The cuisine of Myanmar has been influenced by Chinese and Indian cooking, but it has its own distinct flavour. The staple food is rice (htamin) served with mild curries (hin) made with vegetables, chicken, fish or seafood. Ngapi, a sharp-tasting, salty paste made with fermented fish, shrimp or prawns, is used to flavour many dishes. Mohinga, a popular dish, combines rice noodles and a yellow fish soup. Another favourite is thok (fruit and vegetable salad). Magyi-ywet thok is made with tamarind leaves and shauk-thi thok is made with pomelos, a fruit similar to grapefruit.

Different dishes are popular in different areas. Khauk-swe (wheat noodles in a broth made with chili-marinated chicken) is typical of Shan cuisine. Other Shan dishes include htamin chin, a rice salad made with turmeric, and khauk sen, rice noodles with fish. Mon food usually contains chilis and curry. Rakhines enjoy spicy curries, like those served in India or Bangladesh. Seafood is popular in the coastal areas. Talapo is a Karen dish made of rice and bamboo shoots, lemon grass and fish paste.

In most rural homes, people sit on stools or reed mats around a low table to eat. The food is not served in courses. Dishes are spread out on the table and people help themselves. Food is eaten with the fingers of the right hand. Urban homes usually have dining tables and chairs, and people usually eat with a fork (hkyin) and a spoon (zun). Noodles may be eaten with chopsticks (tu).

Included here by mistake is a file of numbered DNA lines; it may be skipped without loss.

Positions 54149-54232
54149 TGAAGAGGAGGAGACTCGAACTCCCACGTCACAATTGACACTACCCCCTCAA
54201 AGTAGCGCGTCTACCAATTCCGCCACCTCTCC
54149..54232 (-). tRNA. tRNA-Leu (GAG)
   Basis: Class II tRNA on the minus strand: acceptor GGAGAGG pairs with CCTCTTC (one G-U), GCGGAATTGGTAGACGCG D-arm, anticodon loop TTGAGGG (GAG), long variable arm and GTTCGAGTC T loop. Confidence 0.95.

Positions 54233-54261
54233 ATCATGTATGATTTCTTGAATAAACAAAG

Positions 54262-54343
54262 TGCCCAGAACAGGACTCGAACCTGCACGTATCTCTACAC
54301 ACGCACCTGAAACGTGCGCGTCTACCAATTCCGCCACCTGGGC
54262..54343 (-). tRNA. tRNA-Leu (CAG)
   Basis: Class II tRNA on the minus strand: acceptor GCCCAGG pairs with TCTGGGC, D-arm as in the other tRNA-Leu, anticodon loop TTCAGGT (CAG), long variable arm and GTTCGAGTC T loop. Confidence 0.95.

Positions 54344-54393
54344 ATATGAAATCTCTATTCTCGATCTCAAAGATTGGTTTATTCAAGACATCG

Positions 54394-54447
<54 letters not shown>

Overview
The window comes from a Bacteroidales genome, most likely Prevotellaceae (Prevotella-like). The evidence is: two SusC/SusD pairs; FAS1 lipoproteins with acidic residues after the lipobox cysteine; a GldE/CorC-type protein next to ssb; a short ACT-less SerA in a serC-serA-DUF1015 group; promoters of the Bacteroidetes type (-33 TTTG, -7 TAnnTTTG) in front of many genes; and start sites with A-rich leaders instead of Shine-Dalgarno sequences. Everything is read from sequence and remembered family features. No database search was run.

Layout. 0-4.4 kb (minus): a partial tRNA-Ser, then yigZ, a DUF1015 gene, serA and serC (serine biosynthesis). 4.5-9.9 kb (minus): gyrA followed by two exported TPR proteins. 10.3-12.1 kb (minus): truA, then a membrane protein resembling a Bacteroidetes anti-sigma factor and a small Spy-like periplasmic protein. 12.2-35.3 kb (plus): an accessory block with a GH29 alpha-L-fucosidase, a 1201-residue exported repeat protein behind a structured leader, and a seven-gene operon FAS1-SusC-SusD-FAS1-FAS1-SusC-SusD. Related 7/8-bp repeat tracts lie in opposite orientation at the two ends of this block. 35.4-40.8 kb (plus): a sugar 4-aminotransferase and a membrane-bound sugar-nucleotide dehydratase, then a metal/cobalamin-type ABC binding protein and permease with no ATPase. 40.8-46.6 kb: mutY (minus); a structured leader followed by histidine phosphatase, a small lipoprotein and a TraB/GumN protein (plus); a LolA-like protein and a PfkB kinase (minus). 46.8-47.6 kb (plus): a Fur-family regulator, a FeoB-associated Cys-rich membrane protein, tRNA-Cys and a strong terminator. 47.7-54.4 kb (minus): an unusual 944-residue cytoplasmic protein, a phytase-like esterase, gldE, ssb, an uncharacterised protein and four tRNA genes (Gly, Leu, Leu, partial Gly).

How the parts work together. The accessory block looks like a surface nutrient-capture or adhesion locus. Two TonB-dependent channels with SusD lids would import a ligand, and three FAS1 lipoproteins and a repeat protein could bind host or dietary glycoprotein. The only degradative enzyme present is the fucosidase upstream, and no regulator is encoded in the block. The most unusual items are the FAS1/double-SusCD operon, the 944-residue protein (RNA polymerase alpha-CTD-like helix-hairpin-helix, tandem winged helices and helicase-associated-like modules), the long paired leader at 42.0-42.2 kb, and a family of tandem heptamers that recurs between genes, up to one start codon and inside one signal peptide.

People drink green tea, fruit juice, water-buffalo milk and Mandalay beer. Htan yay (the juice from toddy palms) is popular in rural areas. Although it is sweet and non-alcoholic in the morning, it ferments by mid-afternoon. 

A popular finish to a meal is the betel chew. The dried areca nut is wrapped in the betel leaf with a lime paste. Sometimes tobacco, peppermint or other spices are added.

  Did you know?
Most Buddhists do not eat beef or pork. During the Waso or three-month fasting season in summer, most people observe a "fire-free" vegetarian diet of uncooked vegetables and fruit.
  Chicken Curry 

2 onions
5 cloves garlic
2 tbsp fresh ginger
2 stems lemon grass 
1 or 2 red chilis
1 tbsp fish stock
1 tsp turmeric
4 tbsp vegetable oil
1.5 kg chicken, cut into 12 pieces
4 green cardamom pods, seeded and crushed
2 tbsp chopped coriander leaves 


 Blend the first 7 ingredients to a smooth paste in a food processor. Heat the oil in a large frying pan. Add paste and stir until it begins to brown and all the moisture has evaporated. Add the chicken and stir well to coat all the pieces. Cover tightly and simmer for 35 to 45 minutes, stirring occasionally. When the chicken is cooked, fold in cardamom and coriander. Serve with rice.